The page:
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Just as players have to suffer the scrutiny of their performances so do referees and their is one person in particular who often hits the headlines with his comments on referees - Alex Ferguson.

In March 2008 Manchester United were beaten at Portsmouth in the FA Cup and Sir Alex criticised ref Martin Atkinson for not awarding United a penalty. 'Managers get sacked because of things like that and he's going to referee a game next week. That performance should not be accepted by our game.' Ferguson was charge with improper conduct and found not guilty.

Ref Alan Wiley was on the receiving end of Ferguson's tongue after a 2-2 Premier League draw with Sunderland at Old Trafford in October 2009. 'You see referees abroad who are as fit as butcher's dogs. We have some who are fit. He wasn't fit. He was taking 30 seconds to book a player. He was needing a rest. It was ridiculous.' Again a charge of improper conduct - this time found guilty and suffered a £20,000 fine and two-match touchline ban.

In March 2011 after a League defeat at Stamford Bridge Martin Atkinson was again on the receiving end of Ferguson's criticism. 'You want a fair referee. You want a strong referee anyway and we didn't get that. When I saw who was refereeing I feared the worst.' Another improper conduct charge, another guilty verdict, this time a £30,000 fine and a five-match touchline ban.

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While most condemned Sir Alex's remarks about Alan Wiley no-one disagreed with the principle that the officials need to be fit. Anyone who watches all four officials warm up before a senior match will realise that they take fitness as seriously as the players do. They need to - a recent investigation found that professional referees travel an average of over 8 miles a match, some at walking pace but more often full sprinting.

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Stories about Dean Windass often seemed to revolve around referees and suspensions. Back in January 2006 he had words with match referee Darren Drysdale in the Valley Parade car park after the 3-3 League 1 draw between Bradford City and Brentford. Windass claimed the words amount to a tongue-in-cheek joke while Drysdale claimed that he was verbally abused. Windass received a five-match ban for improper conduct. Worse came his way in 1997 when referee Stuart Dougal sent him off three times when playing for Aberdeen in a SPL match against Dundee United at Tannadice. Two bookings (after just 22 minutes) saw him shown the first red card with the second being for dissent when he made his displeasure known to the ref. On his way to the tunnel he took his frustrations out on a totally innocent corner flag for which he was sent off for the third time. That was a total of 22 penalty points for which he received a 6-match ban plus a club fine of 2 weeks' wages.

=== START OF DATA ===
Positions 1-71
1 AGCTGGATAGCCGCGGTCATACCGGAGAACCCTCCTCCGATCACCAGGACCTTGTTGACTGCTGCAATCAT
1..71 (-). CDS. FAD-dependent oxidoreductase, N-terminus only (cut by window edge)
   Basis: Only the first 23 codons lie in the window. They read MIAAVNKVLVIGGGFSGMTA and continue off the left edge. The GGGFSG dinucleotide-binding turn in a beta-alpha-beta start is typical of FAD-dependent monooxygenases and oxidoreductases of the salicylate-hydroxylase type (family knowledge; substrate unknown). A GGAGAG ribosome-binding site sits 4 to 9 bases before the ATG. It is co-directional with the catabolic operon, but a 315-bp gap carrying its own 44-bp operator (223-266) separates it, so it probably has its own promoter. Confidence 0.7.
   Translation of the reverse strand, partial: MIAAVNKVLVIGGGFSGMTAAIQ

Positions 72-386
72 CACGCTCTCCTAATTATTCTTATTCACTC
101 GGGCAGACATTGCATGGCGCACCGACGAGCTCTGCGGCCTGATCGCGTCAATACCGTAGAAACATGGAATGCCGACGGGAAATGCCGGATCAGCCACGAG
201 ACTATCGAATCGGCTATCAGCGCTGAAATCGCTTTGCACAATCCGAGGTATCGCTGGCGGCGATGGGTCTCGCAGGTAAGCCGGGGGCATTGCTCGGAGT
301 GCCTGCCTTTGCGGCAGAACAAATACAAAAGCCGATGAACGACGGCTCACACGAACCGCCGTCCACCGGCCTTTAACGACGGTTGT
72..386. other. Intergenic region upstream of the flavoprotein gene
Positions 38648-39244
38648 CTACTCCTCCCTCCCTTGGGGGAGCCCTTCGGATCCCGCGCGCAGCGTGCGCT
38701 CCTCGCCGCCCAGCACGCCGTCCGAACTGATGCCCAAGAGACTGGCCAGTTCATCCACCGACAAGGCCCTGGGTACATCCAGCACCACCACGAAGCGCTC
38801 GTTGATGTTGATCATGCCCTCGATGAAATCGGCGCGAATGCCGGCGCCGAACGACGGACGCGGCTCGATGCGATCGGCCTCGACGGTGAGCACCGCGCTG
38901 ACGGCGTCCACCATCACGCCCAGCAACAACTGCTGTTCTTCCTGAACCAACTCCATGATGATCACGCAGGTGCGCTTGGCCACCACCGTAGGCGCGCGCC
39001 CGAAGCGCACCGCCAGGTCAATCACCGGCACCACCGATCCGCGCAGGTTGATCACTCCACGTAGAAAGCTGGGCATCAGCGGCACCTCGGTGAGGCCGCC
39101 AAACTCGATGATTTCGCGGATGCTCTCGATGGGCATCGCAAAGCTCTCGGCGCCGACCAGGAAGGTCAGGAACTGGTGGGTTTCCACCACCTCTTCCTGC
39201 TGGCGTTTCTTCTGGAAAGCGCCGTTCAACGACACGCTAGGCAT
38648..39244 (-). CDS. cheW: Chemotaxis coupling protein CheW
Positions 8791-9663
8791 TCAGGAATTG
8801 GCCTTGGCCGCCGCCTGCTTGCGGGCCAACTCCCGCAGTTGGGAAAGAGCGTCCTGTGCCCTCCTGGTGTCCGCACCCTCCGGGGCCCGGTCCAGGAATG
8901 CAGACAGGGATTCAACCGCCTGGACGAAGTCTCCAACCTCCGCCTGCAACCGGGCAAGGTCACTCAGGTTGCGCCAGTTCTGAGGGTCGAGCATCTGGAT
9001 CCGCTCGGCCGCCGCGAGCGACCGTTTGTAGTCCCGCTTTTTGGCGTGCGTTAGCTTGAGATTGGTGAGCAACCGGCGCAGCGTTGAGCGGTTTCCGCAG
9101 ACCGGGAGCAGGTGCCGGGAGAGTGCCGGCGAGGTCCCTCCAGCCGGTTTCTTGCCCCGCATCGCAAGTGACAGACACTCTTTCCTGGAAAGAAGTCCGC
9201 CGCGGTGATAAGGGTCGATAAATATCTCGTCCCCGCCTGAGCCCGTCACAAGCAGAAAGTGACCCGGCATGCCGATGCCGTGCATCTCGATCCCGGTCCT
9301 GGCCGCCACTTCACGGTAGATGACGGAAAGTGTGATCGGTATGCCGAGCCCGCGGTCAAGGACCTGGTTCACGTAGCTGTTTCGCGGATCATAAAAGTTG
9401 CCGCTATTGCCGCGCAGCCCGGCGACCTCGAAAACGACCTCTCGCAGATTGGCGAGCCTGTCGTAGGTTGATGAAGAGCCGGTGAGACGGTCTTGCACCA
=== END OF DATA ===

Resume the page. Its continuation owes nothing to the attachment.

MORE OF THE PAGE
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What did we do before we had the email inbox humour to look forward to? Shortly after a poor decision by Urs Meier in England's defeat against Portugal in Euro 2004 Herr Meier's image was seemingly on every computer in the country. Sadly some newspapers took it too far and published the Swiss ref's contact details forcing into hiding from angry England fans. 

The same thing happened at Euro 2008 but this time it was English ref Howard Webb who was on the receiving end. He awarded co-hosts Austria a late penalty which allowed them to draw 1-1 with Poland. That saw him the butt of computer humour but again it went OTT with even Polish Prime Minister Donald Tusk seeming to wish him harm. Within hours websites were listing the home address, telephone number and works email details of Howard Webb of Rotherham - but it was not even the right man and a completely different Howard Webb of Rotherham ended up needing police protection!

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Fast forwarding to the 2010 World Cup Finals the same might have been expected following that 'mile-over-the-line' goal from Frank Lampard against Germany. But Uruguayan referee Jorge Larrionda escaped the worst of the criticism - most of that seemed to be directed to Sepp Blatter and his dismissive rejection of using goal-line technology. And who would want to remember anything about England's clueless contribution to the tournament? But there was humour - thanks to the Specsavers advertising department!

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The idea behind using red and yellow cards to indicate dismissals and bookings was that of Englishman Ken Aston. Having previously refereed at the highest level he was in charge of referees at the 1966 World Cup finals in England. The infamous sending off of Antonio Rattin in the quarter-final between Argentina and England, when Aston had to go on to the playing area to remonstrate with the player to leave the pitch, made him think that their had to be a better system of allowing a referee to make his intentions clearer to a player who might not speak the same language. As he drove away from the stadium the solution came to him - "As I drove down Kensington High Street, the traffic light turned red. I thought, 'Yellow, take it easy; red, stop, you're off'." So the red card and yellow cards were introduced to allow both players and fans to clearly understand when players had been dismissed or booked.